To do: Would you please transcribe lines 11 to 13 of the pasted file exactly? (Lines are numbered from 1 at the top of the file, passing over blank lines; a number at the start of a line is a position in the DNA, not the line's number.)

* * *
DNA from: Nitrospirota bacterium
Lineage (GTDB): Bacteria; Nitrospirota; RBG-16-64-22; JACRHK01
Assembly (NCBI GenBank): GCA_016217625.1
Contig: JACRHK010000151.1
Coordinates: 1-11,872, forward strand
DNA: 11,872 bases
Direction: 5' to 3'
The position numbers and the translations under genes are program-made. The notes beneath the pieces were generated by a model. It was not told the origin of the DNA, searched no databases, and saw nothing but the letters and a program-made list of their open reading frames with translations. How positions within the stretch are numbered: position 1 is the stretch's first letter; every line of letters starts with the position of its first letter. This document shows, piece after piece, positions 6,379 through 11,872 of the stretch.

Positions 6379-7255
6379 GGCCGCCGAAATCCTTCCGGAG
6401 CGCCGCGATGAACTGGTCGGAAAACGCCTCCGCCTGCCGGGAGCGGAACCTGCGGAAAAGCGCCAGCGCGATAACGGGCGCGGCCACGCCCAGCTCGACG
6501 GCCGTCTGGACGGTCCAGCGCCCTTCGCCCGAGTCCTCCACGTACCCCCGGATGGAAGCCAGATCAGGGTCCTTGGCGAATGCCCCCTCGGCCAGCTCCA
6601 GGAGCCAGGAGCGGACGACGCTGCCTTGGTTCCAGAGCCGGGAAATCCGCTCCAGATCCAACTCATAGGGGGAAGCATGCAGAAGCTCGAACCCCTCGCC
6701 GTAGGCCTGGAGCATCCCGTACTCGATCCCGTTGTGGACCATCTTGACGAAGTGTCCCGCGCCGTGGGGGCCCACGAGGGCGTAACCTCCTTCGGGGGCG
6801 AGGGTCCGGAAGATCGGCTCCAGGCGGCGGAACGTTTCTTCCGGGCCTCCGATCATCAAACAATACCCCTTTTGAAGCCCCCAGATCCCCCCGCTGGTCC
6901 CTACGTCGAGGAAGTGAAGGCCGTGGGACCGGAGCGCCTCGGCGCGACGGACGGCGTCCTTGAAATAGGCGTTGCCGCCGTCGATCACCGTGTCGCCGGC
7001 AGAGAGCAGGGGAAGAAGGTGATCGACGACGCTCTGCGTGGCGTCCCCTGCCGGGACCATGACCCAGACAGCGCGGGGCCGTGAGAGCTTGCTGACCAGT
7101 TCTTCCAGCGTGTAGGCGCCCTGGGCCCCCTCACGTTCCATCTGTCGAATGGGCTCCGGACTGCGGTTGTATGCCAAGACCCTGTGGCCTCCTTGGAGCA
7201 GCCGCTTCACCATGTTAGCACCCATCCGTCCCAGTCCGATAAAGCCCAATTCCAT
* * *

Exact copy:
6401 CGCCGCGATGAACTGGTCGGAAAACGCCTCCGCCTGCCGGGAGCGGAACCTGCGGAAAAGCGCCAGCGCGATAACGGGCGCGGCCACGCCCAGCTCGACG
6501 GCCGTCTGGACGGTCCAGCGCCCTTCGCCCGAGTCCTCCACGTACCCCCGGATGGAAGCCAGATCAGGGTCCTTGGCGAATGCCCCCTCGGCCAGCTCCA
6601 GGAGCCAGGAGCGGACGACGCTGCCTTGGTTCCAGAGCCGGGAAATCCGCTCCAGATCCAACTCATAGGGGGAAGCATGCAGAAGCTCGAACCCCTCGCC